Susan Rutherford asked yet another question in this paragraph. I wish to attempt an answer.
“The Menkyo system seems to me a very important, core part of the martial arts system. Without a way to continue our training out of the physical world, there would be only fighting for the Olympics or for exercise. Why do you feel that so few instructors have continued to use this system out of the thousands who could and are there other similar systems, ways to learn in which they are teaching?”
The question I will approach here is, “are there other similar systems, ways to learn in which they are teaching?”
Menkyo means license. At Aoinagi Karate we issue five licenses. They are gyo, shugyo, sensei, sozosha, shihan. Not all martial arts offer such a series of licenses, most offer less, some offer more.
Some martial arts issue only one license. These martial arts generally issue a teaching license. When a person has demonstrated sufficient maturity in the art he receives a teaching license. The recipient of the license may then open a dojo and teach the martial art.
Some martial arts schools issue two licenses. The first license is generally as a gyo or trainee. When a person receives this license he is has become a bone fide member of the dojo community. This license is sometimes a bit difficult to obtain. Many students go thru a period of probation having to perform duties like cleaning the dojo, mowing lawns, picking up leaves, washing uniforms for others, serving dinners, etc. In judo prior to 1964 the probation was a few months learning to fall (ukemi). Once the student had learned to fall he was considered a trainee (gyo) and was licensed to train in the dojo. (At Aoinagi Karate the gyo license is generally easy to obtain. A student walks in to train and the Sensei bows to him, thus issuing the license to train at the dojo.)
The second license issued at the two-license schools is the teacher license.
It is about the same as described in the one-license schools above.
There are a number of three-license martial arts schools. These schools issue the gyo license, the sensei license, and the shihan license. The first two are as described above. The shihan license is a recognition that the person has mastered the martial art to the expectations of his teacher.
There are a few martial arts schools, most of them closely derived from Chinese systems of martial arts, which have a different set of three. These schools are based upon a Chinese proverb which is; “There are three ways of learning. The first is imitation; it is the easiest. The second is experience; it is the bitterest. The third is meditation; it is the noblest.”
These schools generally issue the gyo, shugyo and sensei licenses without issuing a sozosha or shihan license.
Rarely martial arts schools issue four licenses. These schools generally have, in addition to the gyo, sensei and shihan, a severe training license without having a sozosha license. When a student enters the shugyo phase he is introduced to the practice of his art outside the dojo. It is considered a strategic practice license and is based on experience.
There are many Japanese martial arts schools based on five phases. We, like most of them, base the five phases on Miyamoto Musashi’s book the “Go Rin No Sho.” The five phases are generally gyo, shugyo, sensei, sozosha, shihan.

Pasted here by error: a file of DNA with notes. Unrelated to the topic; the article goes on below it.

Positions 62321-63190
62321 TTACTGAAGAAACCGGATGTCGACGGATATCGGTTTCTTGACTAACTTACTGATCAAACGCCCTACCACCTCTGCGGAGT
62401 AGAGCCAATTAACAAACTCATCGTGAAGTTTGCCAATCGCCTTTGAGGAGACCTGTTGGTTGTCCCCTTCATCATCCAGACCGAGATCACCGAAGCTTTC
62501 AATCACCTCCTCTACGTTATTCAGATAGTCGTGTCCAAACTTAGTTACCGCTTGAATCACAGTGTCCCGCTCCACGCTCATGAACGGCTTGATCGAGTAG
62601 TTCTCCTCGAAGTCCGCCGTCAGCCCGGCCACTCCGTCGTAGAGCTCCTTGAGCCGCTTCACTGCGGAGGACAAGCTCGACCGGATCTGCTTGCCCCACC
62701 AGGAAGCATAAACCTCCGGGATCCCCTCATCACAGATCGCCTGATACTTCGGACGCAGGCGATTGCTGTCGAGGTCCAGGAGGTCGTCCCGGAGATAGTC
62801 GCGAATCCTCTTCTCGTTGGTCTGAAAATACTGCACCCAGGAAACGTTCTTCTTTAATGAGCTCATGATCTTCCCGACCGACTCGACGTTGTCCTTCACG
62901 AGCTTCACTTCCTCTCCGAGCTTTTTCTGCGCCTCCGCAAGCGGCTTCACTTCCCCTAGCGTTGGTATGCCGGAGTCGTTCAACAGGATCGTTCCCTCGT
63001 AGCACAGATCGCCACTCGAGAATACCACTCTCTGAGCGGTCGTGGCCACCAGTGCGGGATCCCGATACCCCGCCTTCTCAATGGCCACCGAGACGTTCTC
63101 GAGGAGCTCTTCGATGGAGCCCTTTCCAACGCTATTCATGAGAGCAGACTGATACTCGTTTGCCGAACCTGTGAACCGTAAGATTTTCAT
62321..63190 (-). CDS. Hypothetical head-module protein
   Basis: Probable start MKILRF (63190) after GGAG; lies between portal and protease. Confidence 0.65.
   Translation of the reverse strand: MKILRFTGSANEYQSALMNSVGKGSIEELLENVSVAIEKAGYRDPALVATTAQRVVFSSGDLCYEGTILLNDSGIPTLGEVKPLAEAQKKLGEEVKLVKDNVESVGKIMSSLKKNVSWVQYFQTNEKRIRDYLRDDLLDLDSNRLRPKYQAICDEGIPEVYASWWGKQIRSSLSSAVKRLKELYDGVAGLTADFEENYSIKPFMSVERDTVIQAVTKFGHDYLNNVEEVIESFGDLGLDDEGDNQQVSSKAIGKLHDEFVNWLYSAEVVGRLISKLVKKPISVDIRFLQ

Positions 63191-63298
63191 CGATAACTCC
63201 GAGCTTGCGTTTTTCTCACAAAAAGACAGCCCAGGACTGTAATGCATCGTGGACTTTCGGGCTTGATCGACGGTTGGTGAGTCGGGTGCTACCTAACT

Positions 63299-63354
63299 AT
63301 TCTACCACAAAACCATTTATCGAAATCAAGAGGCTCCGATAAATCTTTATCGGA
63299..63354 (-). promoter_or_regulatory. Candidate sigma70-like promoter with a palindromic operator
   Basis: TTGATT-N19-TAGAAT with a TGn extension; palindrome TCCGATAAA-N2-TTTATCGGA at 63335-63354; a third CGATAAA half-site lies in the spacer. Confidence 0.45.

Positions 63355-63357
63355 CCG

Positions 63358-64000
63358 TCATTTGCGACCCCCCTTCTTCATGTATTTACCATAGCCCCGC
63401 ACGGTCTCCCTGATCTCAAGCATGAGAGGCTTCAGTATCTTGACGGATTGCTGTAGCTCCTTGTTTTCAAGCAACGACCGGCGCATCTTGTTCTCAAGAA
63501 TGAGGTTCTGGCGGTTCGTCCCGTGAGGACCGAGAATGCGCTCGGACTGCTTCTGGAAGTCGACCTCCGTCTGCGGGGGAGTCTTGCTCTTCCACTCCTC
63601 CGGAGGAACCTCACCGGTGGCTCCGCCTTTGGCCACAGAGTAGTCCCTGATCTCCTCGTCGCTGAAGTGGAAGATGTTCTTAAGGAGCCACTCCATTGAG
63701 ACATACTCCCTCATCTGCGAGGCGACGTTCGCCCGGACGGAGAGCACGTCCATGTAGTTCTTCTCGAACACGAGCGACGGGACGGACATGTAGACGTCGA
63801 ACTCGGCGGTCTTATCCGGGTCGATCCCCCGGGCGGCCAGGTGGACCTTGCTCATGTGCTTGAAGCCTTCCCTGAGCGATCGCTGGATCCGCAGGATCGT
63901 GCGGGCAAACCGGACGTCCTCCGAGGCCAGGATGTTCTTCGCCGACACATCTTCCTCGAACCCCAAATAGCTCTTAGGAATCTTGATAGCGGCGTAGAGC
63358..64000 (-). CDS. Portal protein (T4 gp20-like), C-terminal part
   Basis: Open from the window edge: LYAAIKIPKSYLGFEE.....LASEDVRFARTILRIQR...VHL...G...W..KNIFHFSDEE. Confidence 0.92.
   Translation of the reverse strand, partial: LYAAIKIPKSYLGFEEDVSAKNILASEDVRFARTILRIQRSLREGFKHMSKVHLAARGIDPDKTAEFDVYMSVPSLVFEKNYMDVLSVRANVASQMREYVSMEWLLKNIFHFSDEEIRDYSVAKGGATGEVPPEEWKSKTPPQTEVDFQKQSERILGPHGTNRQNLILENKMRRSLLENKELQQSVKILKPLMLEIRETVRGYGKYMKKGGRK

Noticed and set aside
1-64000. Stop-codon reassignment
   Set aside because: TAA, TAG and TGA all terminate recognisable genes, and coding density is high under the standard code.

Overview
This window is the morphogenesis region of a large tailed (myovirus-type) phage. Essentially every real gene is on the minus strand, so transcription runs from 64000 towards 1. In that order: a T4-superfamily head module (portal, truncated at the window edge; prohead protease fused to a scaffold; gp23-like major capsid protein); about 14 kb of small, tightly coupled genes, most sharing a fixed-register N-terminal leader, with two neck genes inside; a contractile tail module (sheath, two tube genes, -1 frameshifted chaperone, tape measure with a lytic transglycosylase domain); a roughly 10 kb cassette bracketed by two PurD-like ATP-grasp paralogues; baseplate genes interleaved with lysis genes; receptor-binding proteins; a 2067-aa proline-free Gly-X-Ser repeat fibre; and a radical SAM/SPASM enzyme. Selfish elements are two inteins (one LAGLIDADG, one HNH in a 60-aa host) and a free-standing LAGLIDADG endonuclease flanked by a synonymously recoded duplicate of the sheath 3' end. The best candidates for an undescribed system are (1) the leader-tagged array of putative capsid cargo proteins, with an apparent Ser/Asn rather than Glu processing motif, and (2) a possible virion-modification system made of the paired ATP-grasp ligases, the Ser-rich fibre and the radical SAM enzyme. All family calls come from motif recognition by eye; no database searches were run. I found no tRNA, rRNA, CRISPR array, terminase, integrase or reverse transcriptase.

Six and Seven Licenses:
There are a few martial arts schools which offer six and seven licenses. There may be a few who offer even more than seven, but I have never heard of them. In addition to the five phases mentioned above the licenses in these schools include a license to contract and a license to invoke.
The license to contract is the license to hire out one’s services as a warrior. This was used more, at least to my knowledge, in ancient times when a sensei would certify that the student was trained sufficiently in martial arts to be of value as a retainer. With the sensei’s signature on the document anyone who trusted the sensei would trust his licensee. It was issued after sufficient experience was gained in shugyo.
The license to invoke is a license much like a pastor is in a church in the United States. With the license to invoke the student was certified as having sufficient religious spiritual knowledge to perform marriages and other sacred ceremonies. I believe that this license is the one which gave the westerners the view that karate was a religion. Certainly this license has to do with a religion. Aoinagi Karate is not a religion, but some martial arts schools are religious (Do Shin So’s Shorin-ji Kempo).
Many martial arts ryu originated in temples and thus were religious organizations. Katori Shinto Ryu originated in the Katori temple north of Tokyo. Shaolin (Shorinji ryu) is said to have originated in the Shaolin temple of Honan Province, China. Some of these ryu still offer licenses to invoke.
For those of you who may be concerned about this religious issue, please understand that Aoinagi Karate is not a religion, and offers no license to invoke. Personally I am a Christian although I will train a person of any religious belief including those who believe they have no belief.
So, the menkyo or licensing system of the martial arts includes everything from a simple one-license ryu to a complex seven-or-more-license ryu. We at Aoinagi Karate use the five-license system; gyo, shugyo, sensei, sozosha, shihan. We do not issue a license to contract nor do we issue a license to invoke.
We encourage a menkyo-kaiden. This is a license which I mentioned in an earlier essay. It is a license stating that the holder has learned all the “secrets” of the ryu. There are other special type licenses as well that are rarely heard of and more rarely awarded. They are generally not considered part of the menkyo system of the ryu but as adjuncts to the menkyo system of the ryu.